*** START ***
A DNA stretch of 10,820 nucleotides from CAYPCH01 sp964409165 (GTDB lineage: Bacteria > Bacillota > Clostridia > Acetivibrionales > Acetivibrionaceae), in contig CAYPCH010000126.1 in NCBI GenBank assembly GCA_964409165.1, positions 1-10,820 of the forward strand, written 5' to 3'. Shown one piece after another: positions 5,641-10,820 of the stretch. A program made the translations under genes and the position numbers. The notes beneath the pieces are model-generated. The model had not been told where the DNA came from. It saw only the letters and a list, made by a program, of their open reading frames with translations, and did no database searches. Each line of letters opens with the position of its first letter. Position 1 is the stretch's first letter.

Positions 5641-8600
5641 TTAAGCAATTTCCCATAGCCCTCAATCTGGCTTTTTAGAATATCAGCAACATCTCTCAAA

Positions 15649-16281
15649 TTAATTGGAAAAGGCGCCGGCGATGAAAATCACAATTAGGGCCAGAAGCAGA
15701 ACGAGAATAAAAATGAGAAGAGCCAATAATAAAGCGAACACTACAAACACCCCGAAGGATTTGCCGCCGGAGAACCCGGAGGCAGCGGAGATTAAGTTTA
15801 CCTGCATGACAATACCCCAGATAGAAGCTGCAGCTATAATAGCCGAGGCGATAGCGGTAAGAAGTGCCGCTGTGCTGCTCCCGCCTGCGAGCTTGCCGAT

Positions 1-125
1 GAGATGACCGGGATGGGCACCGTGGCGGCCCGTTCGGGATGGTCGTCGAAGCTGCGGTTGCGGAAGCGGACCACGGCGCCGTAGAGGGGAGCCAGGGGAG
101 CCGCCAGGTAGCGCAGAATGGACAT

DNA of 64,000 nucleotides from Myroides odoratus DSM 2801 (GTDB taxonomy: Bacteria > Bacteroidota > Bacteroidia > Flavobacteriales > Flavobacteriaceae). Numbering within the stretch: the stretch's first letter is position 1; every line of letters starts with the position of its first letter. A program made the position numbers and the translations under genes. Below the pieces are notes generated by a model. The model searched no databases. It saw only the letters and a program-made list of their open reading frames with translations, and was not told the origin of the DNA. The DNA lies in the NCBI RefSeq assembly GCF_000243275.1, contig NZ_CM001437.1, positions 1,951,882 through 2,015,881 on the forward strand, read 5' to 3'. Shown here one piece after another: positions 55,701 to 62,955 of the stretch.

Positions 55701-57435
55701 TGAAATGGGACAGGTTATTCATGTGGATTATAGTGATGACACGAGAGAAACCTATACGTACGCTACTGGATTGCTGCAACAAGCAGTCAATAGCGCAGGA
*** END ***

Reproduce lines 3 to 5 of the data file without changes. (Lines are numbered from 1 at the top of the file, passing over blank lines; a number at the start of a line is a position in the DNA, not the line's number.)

5641 TTAAGCAATTTCCCATAGCCCTCAATCTGGCTTTTTAGAATATCAGCAACATCTCTCAAA

Positions 15649-16281
15649 TTAATTGGAAAAGGCGCCGGCGATGAAAATCACAATTAGGGCCAGAAGCAGA